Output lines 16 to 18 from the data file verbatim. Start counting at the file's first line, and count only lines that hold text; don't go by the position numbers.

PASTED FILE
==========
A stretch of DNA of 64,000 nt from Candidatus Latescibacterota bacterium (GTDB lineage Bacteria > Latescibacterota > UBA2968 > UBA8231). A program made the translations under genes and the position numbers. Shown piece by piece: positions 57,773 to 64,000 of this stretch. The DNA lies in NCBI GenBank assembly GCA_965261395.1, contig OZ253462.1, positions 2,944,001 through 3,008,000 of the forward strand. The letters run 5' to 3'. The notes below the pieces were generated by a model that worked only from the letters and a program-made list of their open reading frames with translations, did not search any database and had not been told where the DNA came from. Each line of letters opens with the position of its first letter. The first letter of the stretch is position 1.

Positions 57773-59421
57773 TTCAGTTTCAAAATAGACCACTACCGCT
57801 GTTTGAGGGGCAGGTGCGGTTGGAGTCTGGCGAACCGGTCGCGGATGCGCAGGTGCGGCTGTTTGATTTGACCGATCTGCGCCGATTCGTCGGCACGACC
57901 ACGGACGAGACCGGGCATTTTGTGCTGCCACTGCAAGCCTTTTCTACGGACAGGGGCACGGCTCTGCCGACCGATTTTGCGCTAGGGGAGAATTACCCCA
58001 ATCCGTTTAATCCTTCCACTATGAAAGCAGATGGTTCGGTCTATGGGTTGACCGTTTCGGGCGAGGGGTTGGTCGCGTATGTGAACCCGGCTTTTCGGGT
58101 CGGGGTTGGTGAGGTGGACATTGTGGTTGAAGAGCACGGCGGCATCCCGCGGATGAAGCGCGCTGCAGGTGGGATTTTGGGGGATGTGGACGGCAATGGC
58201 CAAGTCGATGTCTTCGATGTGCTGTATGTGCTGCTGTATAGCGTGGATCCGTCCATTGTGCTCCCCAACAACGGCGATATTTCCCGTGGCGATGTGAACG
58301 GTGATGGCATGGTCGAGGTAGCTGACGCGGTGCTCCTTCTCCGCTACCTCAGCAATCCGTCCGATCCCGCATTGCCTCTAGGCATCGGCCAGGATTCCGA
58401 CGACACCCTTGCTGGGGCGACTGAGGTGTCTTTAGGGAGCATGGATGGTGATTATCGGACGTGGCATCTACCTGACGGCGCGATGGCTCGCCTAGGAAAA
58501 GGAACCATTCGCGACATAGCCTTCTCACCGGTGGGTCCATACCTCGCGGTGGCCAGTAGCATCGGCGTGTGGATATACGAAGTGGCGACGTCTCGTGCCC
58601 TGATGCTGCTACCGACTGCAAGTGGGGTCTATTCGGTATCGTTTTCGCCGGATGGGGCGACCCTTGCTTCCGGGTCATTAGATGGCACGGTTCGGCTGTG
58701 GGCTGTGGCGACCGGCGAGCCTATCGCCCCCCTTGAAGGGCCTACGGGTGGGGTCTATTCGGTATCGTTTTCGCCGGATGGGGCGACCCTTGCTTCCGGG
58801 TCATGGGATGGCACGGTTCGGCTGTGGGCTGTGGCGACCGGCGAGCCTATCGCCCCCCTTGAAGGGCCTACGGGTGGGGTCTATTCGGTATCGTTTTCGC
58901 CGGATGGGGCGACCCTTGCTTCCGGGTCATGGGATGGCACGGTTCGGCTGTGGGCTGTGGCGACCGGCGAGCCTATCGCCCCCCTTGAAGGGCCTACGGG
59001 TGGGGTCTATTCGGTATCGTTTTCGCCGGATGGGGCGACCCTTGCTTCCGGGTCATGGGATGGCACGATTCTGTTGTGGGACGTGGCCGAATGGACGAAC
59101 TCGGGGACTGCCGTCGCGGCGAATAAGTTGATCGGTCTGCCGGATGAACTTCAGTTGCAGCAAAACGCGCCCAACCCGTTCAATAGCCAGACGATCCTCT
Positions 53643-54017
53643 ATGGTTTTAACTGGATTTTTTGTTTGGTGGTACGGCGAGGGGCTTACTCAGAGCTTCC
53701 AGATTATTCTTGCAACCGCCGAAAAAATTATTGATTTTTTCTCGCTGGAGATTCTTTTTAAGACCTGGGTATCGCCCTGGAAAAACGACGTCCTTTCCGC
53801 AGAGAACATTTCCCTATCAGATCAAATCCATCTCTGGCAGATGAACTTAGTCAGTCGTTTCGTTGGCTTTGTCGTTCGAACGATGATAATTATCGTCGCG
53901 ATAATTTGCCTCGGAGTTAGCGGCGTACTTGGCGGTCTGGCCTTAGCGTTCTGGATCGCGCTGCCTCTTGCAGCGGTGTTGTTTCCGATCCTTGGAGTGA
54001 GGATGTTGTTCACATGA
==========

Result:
59001 TGGGGTCTATTCGGTATCGTTTTCGCCGGATGGGGCGACCCTTGCTTCCGGGTCATGGGATGGCACGATTCTGTTGTGGGACGTGGCCGAATGGACGAAC
59101 TCGGGGACTGCCGTCGCGGCGAATAAGTTGATCGGTCTGCCGGATGAACTTCAGTTGCAGCAAAACGCGCCCAACCCGTTCAATAGCCAGACGATCCTCT
Positions 53643-54017